Chinese-installed floating barrier heats up tension in West Philippine Sea

Rozul Reef and Escoda Shoal, two features in the West Philippines Sea (South China Sea), appeared lifeless, with almost no signs of life. Escoda shoal’s seabed has visible discoloration. Crushed corals are present in Rozul Reef. This was how the Philippine Coast Guard (PCG) described the marine destruction in the contested area in the South China Sea in mid-September. The PCG said “deliberate activities may have been undertaken to modify the natural topography of its underwater terrain.”

The Coast Guard blamed the “severe” destruction on what it describes as indiscriminate, illegal, and destructive fishing activities of the Chinese maritime militia in the two sea features.

When PCG discovered the marine destruction from August to early September, 33 Chinese militia vessels were present near Rozul Reef and 15 in Escoda shoal.

China denied the allegations, saying it has no factual basis, and urged the Philippines to “stop creating a political drama from fiction.”

China, once again, made headlines after it installed a floating barrier on September 20 in the Scarborough Shoal, 198 kilometers west of Subic Bay, a former U.S. naval camp, preventing Filipino fishermen from entering the area, which is within Philippine’s exclusive economic zone. 

Upon the instruction of Philippine President Ferdinand Marcos Jr., the PCG announced, on September 26, the removal of the 300-meter barrier in what it calls “special operations.” 

In a news briefing on September 27, PCG spokesperson Commodore Jay Tarriela said they never took the buoy barrier but only cut its anchor. “The Philippines doesn’t claim that we are the ones who removed the barrier,” he said. 

The Chinese coast guard recovered their own barrier, Tarriela said. The PCG only cut the anchor and took it. China hit back, calling PCG’s removal of the barrier “nothing more than self-amusement”.

Tarriela noted that the PCG will dismantle all future barriers that Beijing would again install in the Philippines’ exclusive economic zone. 

“If ever that barrier will once again be in place, the PCG will do whatever it takes for us to remove that barrier,” he said. 

The anchor of the buoy barrier China installed in the disputed Scarborough Shoal. The Philippine Coast Guard cut the barrier after a go signal from Philippine President Ferdinand Marcos Jr. Photo credit: Philippine Coast Guard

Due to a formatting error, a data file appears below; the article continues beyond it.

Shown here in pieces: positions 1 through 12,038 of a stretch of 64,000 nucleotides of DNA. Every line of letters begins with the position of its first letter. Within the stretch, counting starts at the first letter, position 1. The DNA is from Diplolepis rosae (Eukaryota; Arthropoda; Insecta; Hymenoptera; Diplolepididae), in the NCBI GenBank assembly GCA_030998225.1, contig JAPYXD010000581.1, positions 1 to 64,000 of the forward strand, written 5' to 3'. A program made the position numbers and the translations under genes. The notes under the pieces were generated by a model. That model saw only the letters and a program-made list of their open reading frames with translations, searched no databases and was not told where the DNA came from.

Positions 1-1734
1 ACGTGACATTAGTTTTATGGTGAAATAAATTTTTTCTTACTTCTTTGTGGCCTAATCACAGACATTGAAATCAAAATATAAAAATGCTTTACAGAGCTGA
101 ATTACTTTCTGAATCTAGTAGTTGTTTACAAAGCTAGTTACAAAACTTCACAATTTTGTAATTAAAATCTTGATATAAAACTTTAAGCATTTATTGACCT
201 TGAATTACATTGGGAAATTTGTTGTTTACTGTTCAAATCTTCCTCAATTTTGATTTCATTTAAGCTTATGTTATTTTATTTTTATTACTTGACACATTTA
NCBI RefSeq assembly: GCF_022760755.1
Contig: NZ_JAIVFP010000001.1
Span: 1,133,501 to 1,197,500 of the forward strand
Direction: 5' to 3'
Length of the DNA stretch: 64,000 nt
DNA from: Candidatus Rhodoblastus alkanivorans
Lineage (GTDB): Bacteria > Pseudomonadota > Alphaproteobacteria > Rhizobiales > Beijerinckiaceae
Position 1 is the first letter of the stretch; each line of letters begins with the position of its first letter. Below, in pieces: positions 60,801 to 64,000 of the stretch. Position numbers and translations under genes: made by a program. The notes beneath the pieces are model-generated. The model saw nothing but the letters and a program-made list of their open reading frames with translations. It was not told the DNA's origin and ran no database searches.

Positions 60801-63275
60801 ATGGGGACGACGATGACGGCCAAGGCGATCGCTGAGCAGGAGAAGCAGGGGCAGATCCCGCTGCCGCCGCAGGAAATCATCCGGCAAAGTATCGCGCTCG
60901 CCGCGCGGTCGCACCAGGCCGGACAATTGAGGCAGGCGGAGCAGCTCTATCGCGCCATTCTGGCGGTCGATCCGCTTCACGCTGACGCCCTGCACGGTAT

The destruction of the marine ecosystem in Rozul Reef and Escoda Shoal irked the Philippine government, which has improved diplomatic ties with the U.S. Some officials even floated the idea of filing a second arbitration case against Beijing. 

In 2012, a lengthy standoff occurred between the Philippines and China, with Beijing able to take control of the Scarborough Shoal. It led the Philippines to file an arbitration case against China in 2013 before the Permanent Court of Arbitration in the Hague, Netherlands, arguing Beijing’s nine-dash line, which claims almost all of the South China Sea, is illegal. 

In 2016, the Philippines won the case against China, with the court declaring Beijing’s nine-dash line unlawful. It ruled that Beijing encroaches on the Philippines’ sovereign rights and prevents the country’s fishermen from fishing in the area. China refused to accept the ruling. 

After the coral reef damage in the Rozul reef, the Philippines said it will explore all legal options against China. Rozul Reef is located at the southern end of the Reed Bank, an area the Philippines wants to explore for gas and oil. 

Philippine Solicitor General Menardo Guevarra said the in-depth study of the legal options would take two months. 

“(But) before even discussing legal options, we need to gather competent evidence on the various incidents in the (West Philippine Sea) since the arbitral award in 2016 and quantify all damages suffered,” Guevarra told Maritime Fairtrade in a Viber message. 

He said China’s installation of a floating barrier off the Scarborough Shoal “will surely be included in the (Office of the Solicitor General) inquiry and report.”

Maritime law expert and professor Dr. Jay Batongbacal believes an arbitration case should be among the options the Philippines should prepare for. But filing a second arbitration case as early as now is still premature. 

“I don’t think it’s yet time in the sense that such a case will require adequate preparation, especially if you are talking about a suit for damages. That requires substantial evidence,” Batongbacal told Maritime Fairtrade. 

President Marcos Jr., who has been pivoting the Philippines towards the U.S., said Manila is not looking for trouble but will continue to defend its territory. 

Batongbacal said China’s aggressive stance in the West Philippine Sea has been increasing since the presidency of Rodrigo Duterte, Marcos Jr.’s predecessor, known for his China pivot strategy, which some considered a failure. 

“(China) wants to take control of the entire South China Sea regardless of the diplomatic posture of the Philippines and alliances,” he said. 

Tarriela said 54 Filipino fishing vessels entered the shoal to fish when the Chinese-installed barrier was cut, catching 168 tons of fish.  

However, he said it remains a struggle for the fishermen to enter the shoal’s lagoon, where most fish usually hide, because of the heavy presence of the Chinese vessels.

“I cannot speak for the next coming days whether they are able to consistently catch the same volume (of fish),” he said. 

Tarriela said the Coast Guard and the Bureau of Fisheries and Aquatic Resources, a government body that oversees marine resources, will increase their presence in the disputed territory. However, he noted that it does not mean that their presence will be constant because of their limited naval assets.

Photo credit: iStock/ Tomas Ragina

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